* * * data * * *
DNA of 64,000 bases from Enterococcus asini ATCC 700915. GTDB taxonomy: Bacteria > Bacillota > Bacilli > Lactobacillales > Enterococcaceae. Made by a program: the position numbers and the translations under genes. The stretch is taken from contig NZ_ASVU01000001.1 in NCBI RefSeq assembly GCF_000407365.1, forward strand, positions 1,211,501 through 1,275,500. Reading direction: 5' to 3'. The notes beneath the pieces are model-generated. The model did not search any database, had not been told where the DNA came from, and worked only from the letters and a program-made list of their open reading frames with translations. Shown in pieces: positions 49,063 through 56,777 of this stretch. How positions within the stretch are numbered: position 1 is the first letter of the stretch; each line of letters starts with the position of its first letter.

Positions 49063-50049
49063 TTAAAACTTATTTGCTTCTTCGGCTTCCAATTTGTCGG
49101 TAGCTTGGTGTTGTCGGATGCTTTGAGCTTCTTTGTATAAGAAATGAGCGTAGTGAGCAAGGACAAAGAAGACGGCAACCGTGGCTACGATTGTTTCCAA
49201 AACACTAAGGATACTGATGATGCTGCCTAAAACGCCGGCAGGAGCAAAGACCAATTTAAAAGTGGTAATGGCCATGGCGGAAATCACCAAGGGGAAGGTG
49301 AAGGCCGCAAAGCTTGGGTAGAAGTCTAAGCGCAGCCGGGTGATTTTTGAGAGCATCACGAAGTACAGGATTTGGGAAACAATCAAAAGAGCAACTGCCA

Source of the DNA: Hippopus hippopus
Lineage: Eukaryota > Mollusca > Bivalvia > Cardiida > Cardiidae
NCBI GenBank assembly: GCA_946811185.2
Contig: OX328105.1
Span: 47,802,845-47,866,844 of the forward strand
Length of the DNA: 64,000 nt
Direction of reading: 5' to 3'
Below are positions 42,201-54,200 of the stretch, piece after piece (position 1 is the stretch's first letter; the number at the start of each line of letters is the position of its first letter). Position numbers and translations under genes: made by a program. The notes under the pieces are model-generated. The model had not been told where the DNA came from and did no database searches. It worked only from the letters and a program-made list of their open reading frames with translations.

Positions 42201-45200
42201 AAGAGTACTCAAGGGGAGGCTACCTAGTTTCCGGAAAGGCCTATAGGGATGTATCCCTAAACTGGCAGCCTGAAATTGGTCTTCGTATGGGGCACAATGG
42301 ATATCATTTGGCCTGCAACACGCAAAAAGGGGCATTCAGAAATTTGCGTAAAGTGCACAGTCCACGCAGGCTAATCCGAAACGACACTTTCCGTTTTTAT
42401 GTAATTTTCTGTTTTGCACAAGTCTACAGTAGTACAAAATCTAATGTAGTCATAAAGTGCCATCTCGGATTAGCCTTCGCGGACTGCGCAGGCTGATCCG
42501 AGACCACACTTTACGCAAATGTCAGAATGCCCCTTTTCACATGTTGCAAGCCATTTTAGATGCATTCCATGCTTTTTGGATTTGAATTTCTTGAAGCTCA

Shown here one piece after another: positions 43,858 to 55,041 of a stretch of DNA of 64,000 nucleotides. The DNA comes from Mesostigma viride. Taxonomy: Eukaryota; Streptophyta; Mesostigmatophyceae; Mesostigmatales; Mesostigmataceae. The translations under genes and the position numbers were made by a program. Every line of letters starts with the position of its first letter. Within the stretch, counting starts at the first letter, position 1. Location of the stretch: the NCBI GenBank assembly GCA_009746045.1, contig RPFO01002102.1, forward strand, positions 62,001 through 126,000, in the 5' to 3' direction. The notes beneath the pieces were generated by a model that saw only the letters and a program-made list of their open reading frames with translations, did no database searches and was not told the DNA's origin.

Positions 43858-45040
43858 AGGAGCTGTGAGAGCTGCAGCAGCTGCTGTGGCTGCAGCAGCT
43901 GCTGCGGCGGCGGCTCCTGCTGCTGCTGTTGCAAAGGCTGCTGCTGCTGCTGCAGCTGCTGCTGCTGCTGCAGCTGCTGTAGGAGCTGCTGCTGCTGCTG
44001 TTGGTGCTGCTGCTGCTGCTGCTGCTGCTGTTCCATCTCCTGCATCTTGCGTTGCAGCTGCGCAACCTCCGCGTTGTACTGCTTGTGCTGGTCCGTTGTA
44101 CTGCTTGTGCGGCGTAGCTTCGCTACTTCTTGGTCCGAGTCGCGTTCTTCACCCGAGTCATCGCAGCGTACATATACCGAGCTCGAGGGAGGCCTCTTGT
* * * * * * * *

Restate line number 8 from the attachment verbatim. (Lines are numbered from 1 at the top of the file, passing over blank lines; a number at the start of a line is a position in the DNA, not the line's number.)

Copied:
Lineage: Eukaryota > Mollusca > Bivalvia > Cardiida > Cardiidae